One vital area is regulatory compliance. For example, when you develop a new medicine, you must submit a Design History File (DHF) to authorities. This details how the product was developed and how it achieves regulatory compliance. 
Without the necessary IT infrastructure, creating a DHF is very complex and time-consuming, notably because of all of the necessary documentation that must be generated. But with the right DHP in place, it’s far easier. 

Another key concern is development capability. For example, some platforms, such as BrightInsight, offer pre-built templates for software as a medical device (SaMD) to speed up development, with support for regulatory changes. 

This allows organizations to focus on the functionality of the product, rather than the nuts and bolts of developing it. 

Make or buy?

One solution is to build a DHP from scratch. But life sciences companies aren’t tech companies; their core competence is in developing medicines, not apps and digital platforms. 

Make no mistake: developing a DHP is a major project that will demand a great deal of money, expertise and time. According to BrightInsight, it can cost up to $20M to build a backend infrastructure and around $10M per year to maintain it.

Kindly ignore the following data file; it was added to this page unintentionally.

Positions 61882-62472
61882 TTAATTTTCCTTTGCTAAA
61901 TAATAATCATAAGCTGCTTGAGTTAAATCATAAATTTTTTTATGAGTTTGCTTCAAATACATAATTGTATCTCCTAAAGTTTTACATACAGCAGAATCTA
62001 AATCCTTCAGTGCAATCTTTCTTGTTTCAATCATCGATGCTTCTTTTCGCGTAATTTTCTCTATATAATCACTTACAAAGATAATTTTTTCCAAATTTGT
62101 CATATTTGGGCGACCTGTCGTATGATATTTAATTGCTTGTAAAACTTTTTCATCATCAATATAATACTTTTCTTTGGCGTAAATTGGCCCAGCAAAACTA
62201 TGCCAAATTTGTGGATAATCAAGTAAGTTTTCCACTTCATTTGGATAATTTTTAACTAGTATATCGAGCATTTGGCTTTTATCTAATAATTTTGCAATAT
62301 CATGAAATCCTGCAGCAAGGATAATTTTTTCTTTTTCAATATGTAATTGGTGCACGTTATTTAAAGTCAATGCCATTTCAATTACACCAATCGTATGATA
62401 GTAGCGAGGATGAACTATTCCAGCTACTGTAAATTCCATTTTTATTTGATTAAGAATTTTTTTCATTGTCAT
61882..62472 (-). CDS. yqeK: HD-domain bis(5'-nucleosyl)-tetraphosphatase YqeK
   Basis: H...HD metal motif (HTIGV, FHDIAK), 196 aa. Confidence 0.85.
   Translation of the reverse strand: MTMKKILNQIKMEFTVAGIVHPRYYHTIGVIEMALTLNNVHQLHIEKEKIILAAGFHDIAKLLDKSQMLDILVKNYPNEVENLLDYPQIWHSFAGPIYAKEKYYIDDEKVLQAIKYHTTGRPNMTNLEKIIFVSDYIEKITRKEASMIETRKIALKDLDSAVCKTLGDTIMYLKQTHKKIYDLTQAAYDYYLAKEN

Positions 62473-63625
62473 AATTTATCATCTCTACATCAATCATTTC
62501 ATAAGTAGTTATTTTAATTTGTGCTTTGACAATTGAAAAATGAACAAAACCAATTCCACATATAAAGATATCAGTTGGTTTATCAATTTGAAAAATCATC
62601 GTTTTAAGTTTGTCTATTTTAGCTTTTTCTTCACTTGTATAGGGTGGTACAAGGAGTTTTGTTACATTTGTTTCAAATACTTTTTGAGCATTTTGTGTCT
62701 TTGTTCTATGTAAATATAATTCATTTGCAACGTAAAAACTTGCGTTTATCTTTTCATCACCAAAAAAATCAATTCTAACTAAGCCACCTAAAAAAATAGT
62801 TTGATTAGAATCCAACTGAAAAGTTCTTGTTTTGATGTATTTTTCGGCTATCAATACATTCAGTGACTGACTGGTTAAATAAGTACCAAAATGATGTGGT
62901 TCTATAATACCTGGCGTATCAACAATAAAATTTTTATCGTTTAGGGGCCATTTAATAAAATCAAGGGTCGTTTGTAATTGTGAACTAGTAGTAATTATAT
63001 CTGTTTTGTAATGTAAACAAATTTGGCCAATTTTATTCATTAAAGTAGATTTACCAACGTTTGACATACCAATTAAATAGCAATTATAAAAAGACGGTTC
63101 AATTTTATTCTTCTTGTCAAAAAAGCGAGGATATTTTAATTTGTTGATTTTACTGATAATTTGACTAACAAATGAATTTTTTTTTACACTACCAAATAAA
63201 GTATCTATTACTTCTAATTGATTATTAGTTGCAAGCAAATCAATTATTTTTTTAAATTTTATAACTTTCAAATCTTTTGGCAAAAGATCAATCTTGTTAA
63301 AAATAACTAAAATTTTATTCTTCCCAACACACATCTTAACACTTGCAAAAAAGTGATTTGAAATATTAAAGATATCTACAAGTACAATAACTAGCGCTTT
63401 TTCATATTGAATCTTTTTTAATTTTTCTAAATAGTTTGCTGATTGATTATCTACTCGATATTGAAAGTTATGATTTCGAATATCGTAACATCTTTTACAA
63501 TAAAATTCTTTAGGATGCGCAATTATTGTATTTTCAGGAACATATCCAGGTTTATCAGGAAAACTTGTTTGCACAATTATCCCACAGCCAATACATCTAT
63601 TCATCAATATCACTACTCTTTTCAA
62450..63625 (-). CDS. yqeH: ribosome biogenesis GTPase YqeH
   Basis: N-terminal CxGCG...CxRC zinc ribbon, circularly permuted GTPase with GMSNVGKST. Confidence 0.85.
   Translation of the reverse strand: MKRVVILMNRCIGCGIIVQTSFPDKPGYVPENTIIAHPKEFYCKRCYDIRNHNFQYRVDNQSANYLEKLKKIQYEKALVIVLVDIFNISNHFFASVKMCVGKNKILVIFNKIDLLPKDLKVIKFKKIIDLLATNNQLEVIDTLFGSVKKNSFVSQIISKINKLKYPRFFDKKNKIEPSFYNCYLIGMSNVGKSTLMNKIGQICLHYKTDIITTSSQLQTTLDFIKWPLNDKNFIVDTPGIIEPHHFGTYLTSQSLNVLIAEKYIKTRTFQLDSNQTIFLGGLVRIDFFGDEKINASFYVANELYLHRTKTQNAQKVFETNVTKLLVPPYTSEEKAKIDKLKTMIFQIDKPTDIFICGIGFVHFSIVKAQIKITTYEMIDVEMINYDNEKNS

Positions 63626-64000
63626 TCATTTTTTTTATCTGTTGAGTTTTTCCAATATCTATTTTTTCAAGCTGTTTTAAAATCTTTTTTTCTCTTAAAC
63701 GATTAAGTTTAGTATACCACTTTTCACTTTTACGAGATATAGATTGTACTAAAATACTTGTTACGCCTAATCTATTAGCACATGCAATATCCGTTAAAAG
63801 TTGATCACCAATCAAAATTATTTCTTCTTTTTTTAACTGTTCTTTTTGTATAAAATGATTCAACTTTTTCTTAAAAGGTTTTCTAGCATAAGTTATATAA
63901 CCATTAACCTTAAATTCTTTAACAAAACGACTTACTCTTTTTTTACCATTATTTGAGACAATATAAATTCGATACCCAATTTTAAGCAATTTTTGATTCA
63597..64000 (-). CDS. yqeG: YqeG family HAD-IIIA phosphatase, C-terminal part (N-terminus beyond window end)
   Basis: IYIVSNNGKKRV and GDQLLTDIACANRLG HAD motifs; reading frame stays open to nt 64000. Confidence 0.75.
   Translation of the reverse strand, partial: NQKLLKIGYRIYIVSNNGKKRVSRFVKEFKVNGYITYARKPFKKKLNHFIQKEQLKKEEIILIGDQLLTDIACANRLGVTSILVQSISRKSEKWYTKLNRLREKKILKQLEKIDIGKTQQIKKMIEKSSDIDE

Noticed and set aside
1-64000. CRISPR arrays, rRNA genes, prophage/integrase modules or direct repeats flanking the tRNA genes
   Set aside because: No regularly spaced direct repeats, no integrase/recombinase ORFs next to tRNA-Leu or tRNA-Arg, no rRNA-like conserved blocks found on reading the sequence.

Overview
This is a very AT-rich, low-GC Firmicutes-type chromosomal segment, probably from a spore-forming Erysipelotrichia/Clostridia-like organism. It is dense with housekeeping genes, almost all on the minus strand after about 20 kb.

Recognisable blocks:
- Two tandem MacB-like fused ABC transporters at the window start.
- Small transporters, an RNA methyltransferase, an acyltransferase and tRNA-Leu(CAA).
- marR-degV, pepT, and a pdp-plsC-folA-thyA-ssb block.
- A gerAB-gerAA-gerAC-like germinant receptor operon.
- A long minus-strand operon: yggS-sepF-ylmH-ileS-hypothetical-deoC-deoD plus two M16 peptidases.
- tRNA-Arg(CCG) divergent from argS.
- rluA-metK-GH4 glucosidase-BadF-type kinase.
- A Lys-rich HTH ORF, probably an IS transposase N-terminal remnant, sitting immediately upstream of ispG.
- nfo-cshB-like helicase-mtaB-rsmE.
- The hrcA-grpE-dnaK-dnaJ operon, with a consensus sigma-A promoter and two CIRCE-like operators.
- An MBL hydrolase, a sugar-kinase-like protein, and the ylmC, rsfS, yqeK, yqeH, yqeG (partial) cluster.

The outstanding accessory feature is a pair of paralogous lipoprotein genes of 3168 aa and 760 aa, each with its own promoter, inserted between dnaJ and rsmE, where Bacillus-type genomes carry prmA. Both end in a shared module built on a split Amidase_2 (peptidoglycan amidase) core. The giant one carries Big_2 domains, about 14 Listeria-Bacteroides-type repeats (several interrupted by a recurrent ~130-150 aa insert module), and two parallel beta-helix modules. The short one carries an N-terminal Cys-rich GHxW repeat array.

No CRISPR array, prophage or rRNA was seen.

At the other end of the scale, organizations could tap into an ‘off the shelf’ regulated health platform, which we look into in the section below. 

Then there is also an intermediary solution: to reach out to Cloud providers, who in recent years have developed  offerings in healthcare and life sciences, and have components compliant with most regulations. As these cloud providers aren’t domain experts, it makes sense to work together with an integration partner who can provide the domain expertise, as well as the customization and integration needed to adapt the solution.

On top of that, many healthcare providers are concerned about patient privacy and data protection in the public cloud, with the potential for the GDPR to be circumvented. That has led them to adopt hybrid systems (a combination of cloud and on-premise infrastructure).